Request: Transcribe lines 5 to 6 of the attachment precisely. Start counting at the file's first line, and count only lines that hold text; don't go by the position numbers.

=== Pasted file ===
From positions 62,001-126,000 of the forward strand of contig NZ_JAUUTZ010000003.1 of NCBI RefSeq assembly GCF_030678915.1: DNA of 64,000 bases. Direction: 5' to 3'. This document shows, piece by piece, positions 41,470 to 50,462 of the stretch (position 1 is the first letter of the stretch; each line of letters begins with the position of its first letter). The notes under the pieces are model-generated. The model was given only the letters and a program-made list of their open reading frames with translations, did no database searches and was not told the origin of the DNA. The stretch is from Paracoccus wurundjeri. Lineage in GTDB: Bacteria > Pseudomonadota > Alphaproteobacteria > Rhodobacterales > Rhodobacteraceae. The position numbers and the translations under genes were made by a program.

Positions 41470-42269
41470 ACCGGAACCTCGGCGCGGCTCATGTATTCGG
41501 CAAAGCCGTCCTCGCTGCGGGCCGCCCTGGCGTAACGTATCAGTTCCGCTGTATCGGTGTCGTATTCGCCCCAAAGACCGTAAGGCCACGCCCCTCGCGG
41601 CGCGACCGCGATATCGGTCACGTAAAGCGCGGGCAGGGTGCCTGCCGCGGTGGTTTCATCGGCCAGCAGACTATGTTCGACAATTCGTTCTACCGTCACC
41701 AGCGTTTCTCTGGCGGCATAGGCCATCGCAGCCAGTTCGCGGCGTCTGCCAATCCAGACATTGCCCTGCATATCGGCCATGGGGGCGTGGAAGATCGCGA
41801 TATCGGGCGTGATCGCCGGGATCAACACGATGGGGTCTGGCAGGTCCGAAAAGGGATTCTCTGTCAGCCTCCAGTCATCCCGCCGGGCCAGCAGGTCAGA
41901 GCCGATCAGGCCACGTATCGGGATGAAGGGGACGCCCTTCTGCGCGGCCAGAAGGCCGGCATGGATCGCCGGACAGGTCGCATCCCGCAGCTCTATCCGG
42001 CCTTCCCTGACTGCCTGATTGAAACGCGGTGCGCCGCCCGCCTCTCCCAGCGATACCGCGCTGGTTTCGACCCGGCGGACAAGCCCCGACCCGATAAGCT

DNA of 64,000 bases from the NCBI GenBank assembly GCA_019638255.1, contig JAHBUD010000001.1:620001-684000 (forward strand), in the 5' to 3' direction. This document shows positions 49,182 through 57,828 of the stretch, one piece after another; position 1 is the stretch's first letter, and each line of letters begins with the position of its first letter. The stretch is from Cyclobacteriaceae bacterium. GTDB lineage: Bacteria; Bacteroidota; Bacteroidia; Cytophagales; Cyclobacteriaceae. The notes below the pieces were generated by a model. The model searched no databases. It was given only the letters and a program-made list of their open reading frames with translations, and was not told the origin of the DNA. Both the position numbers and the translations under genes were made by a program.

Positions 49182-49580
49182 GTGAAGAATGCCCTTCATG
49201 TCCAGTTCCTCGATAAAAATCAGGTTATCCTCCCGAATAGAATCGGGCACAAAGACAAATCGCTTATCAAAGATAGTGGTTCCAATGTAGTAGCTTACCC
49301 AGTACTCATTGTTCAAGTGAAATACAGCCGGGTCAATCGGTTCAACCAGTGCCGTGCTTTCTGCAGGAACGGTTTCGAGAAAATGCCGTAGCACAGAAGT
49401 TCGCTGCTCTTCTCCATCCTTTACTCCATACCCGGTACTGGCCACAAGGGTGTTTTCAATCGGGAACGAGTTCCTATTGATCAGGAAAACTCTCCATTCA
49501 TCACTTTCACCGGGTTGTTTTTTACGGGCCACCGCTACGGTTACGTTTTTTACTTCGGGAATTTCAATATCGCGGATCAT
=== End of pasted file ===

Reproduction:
41601 CGCGACCGCGATATCGGTCACGTAAAGCGCGGGCAGGGTGCCTGCCGCGGTGGTTTCATCGGCCAGCAGACTATGTTCGACAATTCGTTCTACCGTCACC
41701 AGCGTTTCTCTGGCGGCATAGGCCATCGCAGCCAGTTCGCGGCGTCTGCCAATCCAGACATTGCCCTGCATATCGGCCATGGGGGCGTGGAAGATCGCGA